Ray dismissed Foreman as his attorney and thereafter derisively called him "Percy Fourflusher." Ray began claiming that a man he had met in Montreal back in 1967, who used the alias "Raul," had been involved in the assassination. And he asserted that he did not "personally shoot Dr. King," but may have been "partially responsible without knowing it," hinting at a conspiracy. Ray told this version of the assassination and his own flight during the following two months to journalist William Bradford Huie.

Huie investigated this story and discovered that Ray lied about some details. Ray told Huie that he purposefully left the rifle with his fingerprints on it in plain sight at the crime scene because he wanted to become a famous criminal. He was convinced that he would escape capture because of his intelligence and cunning, and he also believed that Governor of Alabama George Wallace would soon be elected to the presidency, so that Ray would only be confined in prison for a short time, pending a presidential pardon by Wallace.[36] However, Ray spent the remainder of his life unsuccessfully attempting to withdraw his guilty plea and secure a jury trial.[citation needed]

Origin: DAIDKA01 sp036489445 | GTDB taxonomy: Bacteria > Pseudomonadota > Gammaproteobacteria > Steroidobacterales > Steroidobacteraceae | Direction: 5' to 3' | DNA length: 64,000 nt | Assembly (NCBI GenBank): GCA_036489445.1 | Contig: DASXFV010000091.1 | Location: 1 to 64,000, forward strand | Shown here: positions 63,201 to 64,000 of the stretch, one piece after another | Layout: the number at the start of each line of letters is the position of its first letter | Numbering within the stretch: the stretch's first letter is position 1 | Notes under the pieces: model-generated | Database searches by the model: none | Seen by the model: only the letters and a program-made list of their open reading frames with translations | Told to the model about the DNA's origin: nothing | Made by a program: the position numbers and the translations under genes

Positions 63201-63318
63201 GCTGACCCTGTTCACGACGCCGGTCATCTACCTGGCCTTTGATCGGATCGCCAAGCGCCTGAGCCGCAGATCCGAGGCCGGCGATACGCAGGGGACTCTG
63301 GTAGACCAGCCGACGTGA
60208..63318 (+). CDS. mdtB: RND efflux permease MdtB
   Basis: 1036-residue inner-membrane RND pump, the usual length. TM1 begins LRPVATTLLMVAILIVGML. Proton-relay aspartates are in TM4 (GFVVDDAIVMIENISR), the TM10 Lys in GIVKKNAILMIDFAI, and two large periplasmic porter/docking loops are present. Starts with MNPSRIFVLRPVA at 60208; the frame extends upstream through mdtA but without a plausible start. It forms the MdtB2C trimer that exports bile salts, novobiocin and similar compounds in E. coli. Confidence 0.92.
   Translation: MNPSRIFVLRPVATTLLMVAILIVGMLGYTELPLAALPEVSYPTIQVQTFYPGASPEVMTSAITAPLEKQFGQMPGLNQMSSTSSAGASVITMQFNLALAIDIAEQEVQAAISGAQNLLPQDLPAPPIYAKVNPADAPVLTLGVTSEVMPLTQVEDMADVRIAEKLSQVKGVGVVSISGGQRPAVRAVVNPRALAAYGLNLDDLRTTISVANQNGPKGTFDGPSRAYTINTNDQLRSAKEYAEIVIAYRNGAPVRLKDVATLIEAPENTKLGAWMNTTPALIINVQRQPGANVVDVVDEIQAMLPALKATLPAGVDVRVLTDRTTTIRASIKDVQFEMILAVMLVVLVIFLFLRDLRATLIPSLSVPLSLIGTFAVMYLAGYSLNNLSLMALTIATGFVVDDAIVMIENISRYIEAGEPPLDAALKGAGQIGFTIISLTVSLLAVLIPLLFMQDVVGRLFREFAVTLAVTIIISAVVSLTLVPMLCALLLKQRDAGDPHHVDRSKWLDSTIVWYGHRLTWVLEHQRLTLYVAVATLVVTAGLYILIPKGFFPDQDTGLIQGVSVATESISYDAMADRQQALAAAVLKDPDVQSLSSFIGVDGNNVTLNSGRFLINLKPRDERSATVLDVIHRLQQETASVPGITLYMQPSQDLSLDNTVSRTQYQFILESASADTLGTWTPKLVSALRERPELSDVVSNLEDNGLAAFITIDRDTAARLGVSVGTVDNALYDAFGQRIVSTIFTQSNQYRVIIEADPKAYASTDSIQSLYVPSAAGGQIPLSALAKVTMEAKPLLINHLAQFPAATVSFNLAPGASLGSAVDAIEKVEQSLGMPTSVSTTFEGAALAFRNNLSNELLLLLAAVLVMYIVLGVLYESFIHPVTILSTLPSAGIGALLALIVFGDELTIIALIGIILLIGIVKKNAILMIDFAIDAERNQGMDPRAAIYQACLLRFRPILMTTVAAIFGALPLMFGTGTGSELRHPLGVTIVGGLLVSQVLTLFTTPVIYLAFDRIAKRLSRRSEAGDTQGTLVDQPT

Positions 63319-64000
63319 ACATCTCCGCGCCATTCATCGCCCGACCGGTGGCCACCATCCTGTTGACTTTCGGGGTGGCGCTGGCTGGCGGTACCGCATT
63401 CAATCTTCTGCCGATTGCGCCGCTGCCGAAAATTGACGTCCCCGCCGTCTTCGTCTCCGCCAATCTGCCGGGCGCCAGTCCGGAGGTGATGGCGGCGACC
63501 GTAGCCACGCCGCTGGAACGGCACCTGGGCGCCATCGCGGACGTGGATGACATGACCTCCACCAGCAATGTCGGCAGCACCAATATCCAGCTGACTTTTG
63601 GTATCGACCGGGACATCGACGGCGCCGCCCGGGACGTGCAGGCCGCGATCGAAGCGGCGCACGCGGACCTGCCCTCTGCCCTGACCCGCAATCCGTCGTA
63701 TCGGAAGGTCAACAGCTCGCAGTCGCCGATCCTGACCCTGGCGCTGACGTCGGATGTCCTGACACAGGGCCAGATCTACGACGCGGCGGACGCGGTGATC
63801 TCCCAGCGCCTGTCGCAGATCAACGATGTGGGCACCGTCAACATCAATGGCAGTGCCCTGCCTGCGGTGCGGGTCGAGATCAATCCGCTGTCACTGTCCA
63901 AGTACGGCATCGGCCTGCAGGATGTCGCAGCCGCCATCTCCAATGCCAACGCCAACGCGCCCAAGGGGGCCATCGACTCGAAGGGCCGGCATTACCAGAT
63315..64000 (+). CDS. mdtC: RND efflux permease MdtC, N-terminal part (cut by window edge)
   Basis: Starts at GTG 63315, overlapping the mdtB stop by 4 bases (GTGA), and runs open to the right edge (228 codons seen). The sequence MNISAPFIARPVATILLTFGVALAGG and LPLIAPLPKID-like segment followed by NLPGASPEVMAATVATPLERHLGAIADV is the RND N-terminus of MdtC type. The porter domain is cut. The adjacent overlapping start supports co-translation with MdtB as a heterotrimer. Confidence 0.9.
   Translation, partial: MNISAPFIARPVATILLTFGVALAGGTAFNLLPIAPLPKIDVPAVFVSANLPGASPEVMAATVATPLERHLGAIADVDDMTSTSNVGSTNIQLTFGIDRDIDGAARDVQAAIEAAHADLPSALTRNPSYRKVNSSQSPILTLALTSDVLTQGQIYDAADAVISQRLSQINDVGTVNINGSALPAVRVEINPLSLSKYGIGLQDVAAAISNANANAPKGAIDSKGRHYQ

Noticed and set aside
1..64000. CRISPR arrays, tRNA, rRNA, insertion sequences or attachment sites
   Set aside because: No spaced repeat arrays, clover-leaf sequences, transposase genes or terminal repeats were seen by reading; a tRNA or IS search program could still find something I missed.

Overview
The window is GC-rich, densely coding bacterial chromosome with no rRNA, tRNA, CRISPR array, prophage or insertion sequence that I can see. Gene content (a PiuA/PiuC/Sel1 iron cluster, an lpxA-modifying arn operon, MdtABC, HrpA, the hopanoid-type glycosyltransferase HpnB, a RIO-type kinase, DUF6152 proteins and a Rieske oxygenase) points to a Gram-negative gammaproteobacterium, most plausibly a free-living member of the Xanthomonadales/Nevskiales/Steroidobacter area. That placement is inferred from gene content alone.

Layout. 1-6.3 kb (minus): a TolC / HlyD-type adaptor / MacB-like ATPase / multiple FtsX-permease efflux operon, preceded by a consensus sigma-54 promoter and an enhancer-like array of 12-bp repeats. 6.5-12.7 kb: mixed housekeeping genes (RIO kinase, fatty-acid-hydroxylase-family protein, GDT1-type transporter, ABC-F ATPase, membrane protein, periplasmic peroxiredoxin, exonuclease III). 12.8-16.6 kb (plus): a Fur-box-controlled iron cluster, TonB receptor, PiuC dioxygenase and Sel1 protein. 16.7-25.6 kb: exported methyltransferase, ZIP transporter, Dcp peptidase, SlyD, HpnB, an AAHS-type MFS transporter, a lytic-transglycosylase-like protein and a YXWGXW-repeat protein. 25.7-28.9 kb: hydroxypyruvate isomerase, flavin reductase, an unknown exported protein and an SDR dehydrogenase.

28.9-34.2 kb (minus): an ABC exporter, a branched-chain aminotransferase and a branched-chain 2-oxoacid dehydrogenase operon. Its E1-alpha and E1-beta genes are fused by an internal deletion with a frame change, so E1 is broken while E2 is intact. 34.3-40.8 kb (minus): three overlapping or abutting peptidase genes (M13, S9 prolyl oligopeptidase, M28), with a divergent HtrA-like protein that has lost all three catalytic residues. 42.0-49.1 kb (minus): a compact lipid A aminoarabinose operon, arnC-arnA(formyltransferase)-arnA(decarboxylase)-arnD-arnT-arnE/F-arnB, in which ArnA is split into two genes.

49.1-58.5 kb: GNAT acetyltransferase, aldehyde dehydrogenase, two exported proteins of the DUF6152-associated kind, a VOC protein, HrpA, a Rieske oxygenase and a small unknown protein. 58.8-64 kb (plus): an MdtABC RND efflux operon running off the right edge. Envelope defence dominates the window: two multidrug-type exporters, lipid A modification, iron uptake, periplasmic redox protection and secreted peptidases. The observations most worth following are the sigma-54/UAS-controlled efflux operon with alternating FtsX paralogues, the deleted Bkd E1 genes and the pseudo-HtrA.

Escape from prison[edit]

On June 10, 1977, Ray and six other convicts escaped from Brushy Mountain State Penitentiary in Petros, Tennessee. They were recaptured on June 13.[37] A year was added to Ray's previous sentence, increasing it to 100 years.

Conspiracy allegations[edit]